"Player's Ball": OutKast's Anti-Christmas Song

"Player's Ball": OutKast's Anti-Christmas Song

Published Sat, December 24, 2022 at 12:00 AM EST

A legendary career with the most unlikely of origins. 'Tis the season.

Andre Benjamin and Antwon Patton were barely out of high school when they landed on LaFace Records. After shopping their demo to local beatmakers, they'd started floating around Rico Wade, Ray Murray and Sleepy Brown aka the production team Organized Noize. The young emcees would soon be drafted into the legendary Dungeon Family.

"Dre talked about these producers," Dungeon Family cohort Cee-Lo Green told ROCK THE BELLS in 2020, looking back at those early days. "I was almost a part of OutKast. We talked about it. I introduced Dre and Big to DJ Win and [he] did a demo on them early on. But Dre found these new producers and was like 'They so dope. We about to get a deal with LaFace.'"

Rico, Ray and Sleepy crafted the sound and built the connections that propelled the collective success of the Dungeon Family. They'd coined their name recording in the basement (aka "The Dungeon") of Wade's mother's house. And after taking their first steps and landing a production deal with L.A. Reid at LaFace Records, the Dungeon Family was ready to explode.

When LaFace President Antonio "L.A." Reid was putting together a Christmas compilation featuring LaFace artists, he wanted to include Organize Noize, who was eager to showcase their new duo OutKast. But they were iffy on jumping on a holiday-themed compilation as their first release.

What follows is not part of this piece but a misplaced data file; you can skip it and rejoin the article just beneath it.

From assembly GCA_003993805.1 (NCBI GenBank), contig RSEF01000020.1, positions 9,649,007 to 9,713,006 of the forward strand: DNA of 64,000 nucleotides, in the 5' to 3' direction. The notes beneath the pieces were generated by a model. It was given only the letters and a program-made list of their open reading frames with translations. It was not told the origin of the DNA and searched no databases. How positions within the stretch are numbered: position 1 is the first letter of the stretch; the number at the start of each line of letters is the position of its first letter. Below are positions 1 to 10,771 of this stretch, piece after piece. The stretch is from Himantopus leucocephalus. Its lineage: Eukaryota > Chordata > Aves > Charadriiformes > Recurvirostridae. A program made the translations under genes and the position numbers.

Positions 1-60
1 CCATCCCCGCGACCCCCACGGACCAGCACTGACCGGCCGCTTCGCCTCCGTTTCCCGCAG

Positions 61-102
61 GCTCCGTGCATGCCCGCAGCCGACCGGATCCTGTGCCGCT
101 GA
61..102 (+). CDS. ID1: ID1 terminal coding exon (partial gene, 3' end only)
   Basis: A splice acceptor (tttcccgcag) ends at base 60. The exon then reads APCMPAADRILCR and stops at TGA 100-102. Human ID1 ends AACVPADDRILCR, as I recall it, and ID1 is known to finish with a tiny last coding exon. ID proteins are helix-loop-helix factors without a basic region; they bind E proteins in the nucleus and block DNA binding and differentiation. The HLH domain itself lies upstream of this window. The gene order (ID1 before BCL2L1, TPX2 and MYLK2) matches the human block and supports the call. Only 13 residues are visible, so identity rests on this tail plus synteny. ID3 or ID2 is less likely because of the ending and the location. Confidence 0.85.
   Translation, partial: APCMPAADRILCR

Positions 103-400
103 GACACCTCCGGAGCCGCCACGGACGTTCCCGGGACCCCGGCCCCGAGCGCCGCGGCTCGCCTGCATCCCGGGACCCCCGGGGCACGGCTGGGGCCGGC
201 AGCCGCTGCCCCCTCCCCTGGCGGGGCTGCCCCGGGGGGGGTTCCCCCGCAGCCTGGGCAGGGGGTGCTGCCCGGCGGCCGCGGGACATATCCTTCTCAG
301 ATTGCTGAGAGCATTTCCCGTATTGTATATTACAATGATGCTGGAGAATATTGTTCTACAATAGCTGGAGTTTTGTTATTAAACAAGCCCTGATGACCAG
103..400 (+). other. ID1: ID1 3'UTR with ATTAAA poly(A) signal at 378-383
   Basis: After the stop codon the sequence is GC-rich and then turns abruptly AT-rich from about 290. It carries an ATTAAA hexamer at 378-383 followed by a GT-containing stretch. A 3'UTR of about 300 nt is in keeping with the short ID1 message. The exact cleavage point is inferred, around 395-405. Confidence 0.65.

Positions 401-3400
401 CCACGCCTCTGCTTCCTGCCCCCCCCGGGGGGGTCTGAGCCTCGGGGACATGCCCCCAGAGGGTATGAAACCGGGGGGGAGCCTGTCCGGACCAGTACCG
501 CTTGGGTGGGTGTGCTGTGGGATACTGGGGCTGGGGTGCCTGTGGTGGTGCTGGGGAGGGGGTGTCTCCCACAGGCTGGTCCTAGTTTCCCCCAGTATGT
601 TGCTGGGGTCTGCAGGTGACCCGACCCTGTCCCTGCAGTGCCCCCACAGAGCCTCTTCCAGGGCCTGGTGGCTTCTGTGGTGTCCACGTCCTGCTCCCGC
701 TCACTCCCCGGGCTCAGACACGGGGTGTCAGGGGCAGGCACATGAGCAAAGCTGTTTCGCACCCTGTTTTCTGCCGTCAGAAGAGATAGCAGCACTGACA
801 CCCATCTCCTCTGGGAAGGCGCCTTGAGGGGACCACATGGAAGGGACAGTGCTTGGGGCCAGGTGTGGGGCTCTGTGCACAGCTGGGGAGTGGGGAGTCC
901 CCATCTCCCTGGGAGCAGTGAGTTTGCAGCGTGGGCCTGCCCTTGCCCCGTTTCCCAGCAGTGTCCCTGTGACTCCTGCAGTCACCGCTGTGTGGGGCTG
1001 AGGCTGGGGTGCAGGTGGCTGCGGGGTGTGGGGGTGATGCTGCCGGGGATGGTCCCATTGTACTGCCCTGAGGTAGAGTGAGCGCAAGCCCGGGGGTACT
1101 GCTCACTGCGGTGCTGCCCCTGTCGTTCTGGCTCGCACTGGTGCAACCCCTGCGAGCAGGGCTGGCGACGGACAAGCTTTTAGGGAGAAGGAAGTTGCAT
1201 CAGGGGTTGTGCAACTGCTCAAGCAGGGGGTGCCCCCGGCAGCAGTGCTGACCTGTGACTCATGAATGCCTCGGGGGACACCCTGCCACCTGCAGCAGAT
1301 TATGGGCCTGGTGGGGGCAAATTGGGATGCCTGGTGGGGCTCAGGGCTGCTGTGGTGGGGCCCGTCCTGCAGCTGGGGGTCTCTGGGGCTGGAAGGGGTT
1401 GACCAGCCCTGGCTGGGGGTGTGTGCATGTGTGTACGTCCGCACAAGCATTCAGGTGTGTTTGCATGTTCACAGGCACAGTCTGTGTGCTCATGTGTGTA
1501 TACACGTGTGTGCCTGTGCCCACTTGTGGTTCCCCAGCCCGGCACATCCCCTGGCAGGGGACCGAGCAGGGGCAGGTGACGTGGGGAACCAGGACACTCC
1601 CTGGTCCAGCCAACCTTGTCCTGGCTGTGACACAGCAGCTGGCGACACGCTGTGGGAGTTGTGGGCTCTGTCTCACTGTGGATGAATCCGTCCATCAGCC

"I told OutKast, 'We gotta do a Christmas song, but we'll just talk about what we don't do on Christmas, or what it means to us,'" Rico Wade would recall to COMPLEX in 2012. "And while we were in the studio working on it, I had to go meet Ray at another session, cause he was working on a song for this group called The Drip Drop."

The beat for "The Drip Drop" would quickly find its way to a different concept.

"I went over to the studio and I heard the beat he was doing," explained Wade. "We took that beat and took it to the studio and turned it up. We ended up using that for 'Players Ball.' There were samples at the beginning, and we were like, 'We know we can't clear these samples' so that's when we got Big Rube to talk on the beginning. But that song ended up jumping off OutKast's career."

“That was that first record where we realized we had something,” Sleepy Brown remembered. “Where we knew we could make some noise on this muthafucka, real soon.”

“Player's Ball” becomes major on radio, as DJs play it more than any other track on the Christmas album. Reid realizes it's worth releasing “Player's Ball” as a standalone single. And he hires Sean "Puffy" Combs to direct the song's music video, which only further raises OutKast's profile when the vid becomes a mainstay on popular shows like Rap City and Yo! MTV Raps.

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After "Player's Ball" becomes a hit, it gives L.A. Reid more confidence in OutKast and he gives the greenlight to Organized Noize to produce a debut album for the teens.

In April 1994, OutKast dropped their debut album. With tremendous buzz following the success of "Player's Ball," Big Boi and Dre looked to be the hottest thing coming out of the ATL. southernplayalisticadillacmuzik would not only kickstart OutKast's storied career; the hit album would also break the bicoastal grip of East and West Coast Hip-Hop, and launch the Dungeon Family into orbit. 

And it all started with a song about how wack they thought Christmas was.

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